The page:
Jennifer Yang-Wong is a product leader who formerly worked at Uber, before moving into the rarified heights of Venture Capital. But, not as an investor but as the VP of Product for a tech-led VC firm. We spoke about why a VC firm needs a VP of Product as well as numerous reflections on the trouble that we can have when trying to apply product thinking and move beyond founder-led decision-making.
1. There's no one way to do product management, and no one's doing it "right".
There's no one way to do product management, and no one's doing it "right". It all depends on what you need for your stage of company, and whether you're sales-y, ops-y, or product-y in mindset.
2. There's no "number" or formula you can apply to decide whether to blow up your roadmap.
In a sales-led organisation, it's common for big deals to torpedo the best-laid plans. Your appetite to do this work will vary, but it's not as simple as saying "X% of revenue and we do it!" But, whatever the number is, it should be really, really high.
3. It can be tricky to know when to bring on the first product hire and move away from founder-led product management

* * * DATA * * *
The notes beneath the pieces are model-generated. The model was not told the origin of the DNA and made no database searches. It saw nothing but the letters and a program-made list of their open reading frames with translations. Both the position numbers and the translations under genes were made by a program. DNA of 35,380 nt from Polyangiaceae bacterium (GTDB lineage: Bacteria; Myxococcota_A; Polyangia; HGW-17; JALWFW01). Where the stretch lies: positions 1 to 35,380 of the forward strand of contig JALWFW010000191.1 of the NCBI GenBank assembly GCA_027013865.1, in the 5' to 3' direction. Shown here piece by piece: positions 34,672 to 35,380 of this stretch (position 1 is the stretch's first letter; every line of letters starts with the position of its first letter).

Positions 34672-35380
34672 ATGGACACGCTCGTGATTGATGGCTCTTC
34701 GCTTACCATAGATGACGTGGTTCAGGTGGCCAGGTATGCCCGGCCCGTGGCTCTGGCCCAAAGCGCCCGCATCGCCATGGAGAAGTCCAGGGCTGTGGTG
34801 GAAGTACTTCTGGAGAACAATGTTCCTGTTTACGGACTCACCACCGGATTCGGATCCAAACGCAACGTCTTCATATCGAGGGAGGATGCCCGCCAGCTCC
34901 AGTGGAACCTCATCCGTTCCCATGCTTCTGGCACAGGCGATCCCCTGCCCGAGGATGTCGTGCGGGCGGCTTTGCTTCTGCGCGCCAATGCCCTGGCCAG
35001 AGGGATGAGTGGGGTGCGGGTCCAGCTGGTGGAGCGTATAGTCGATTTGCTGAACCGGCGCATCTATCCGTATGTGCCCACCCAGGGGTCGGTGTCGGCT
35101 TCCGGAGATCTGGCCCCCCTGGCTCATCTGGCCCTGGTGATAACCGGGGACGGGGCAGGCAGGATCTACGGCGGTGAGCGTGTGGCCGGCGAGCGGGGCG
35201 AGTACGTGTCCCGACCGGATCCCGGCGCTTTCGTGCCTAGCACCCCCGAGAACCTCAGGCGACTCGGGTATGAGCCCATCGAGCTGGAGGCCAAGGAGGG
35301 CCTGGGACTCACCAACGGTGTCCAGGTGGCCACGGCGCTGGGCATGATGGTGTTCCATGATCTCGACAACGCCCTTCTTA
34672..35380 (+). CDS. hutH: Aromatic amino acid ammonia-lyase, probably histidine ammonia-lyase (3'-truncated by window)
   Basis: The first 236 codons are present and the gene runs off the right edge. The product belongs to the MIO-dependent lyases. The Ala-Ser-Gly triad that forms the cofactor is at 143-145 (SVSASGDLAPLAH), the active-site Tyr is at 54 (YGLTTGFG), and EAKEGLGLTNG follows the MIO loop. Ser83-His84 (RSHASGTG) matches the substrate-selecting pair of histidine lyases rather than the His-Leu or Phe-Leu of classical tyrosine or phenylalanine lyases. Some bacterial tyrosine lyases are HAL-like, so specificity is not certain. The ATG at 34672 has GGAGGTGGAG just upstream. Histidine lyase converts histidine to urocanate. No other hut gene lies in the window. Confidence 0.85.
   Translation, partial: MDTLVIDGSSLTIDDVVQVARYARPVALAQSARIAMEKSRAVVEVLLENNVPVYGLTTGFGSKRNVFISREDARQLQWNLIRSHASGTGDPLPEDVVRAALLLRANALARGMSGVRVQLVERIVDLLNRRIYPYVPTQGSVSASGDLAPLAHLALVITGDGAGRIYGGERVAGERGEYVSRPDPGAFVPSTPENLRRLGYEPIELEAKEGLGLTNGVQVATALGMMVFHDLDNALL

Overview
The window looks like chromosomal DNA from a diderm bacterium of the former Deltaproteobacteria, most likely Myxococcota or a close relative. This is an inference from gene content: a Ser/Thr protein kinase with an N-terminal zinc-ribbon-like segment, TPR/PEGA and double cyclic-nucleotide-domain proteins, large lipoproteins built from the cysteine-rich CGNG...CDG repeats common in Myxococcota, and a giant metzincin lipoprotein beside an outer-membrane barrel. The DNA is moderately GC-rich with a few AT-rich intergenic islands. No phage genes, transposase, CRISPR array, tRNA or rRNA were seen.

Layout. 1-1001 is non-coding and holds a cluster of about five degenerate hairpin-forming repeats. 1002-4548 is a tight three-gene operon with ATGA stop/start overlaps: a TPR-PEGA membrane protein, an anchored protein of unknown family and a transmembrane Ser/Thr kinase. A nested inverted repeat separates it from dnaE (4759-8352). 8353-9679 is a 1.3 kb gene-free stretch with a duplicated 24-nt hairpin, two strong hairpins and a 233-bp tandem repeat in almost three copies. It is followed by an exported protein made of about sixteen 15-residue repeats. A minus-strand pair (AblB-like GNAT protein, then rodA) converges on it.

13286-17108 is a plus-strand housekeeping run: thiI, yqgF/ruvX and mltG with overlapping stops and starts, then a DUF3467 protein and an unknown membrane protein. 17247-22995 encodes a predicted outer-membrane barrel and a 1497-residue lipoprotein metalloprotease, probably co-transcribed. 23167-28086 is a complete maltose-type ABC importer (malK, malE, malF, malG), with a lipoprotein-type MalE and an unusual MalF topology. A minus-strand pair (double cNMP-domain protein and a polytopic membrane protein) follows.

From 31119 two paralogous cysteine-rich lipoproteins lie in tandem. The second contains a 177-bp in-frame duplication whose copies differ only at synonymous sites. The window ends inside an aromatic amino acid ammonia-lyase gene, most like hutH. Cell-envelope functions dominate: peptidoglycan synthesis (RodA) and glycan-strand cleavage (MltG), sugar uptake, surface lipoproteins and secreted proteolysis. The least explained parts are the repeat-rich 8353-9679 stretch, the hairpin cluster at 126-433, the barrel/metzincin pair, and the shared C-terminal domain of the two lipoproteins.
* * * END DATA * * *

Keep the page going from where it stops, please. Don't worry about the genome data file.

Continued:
One of the founders is generally the de facto "head of product", often with no specific product training. They do many of the same things that the product team would do, but not necessarily in the same way, and with less process. This can cause clashes when the first PM comes in.
4. Getting a super process-oriented PM in as the first PM might exacerbate the issue
You do need some rigour from the PM you bring in, otherwise, what's the point of bringing them in? But, if you bring someone in who is too dogmatic or has worked for much larger organisations, you may find a cultural mismatch and inevitable clash when everything they do seems to slow you down.
5. In some companies, it might be the second "first product manager" that succeeds
Founders may mis-hire if they don't have a strong understanding of what product managers bring to the table, or how they want to work. It's unpleasant to think of, but sometimes the first PM takes the hits, moves on and is replaced by a second PM who can start to make progress since the founders have a better idea of what they'll get the second time around.
You can connect with Jennifer on Twitter or on LinkedIn.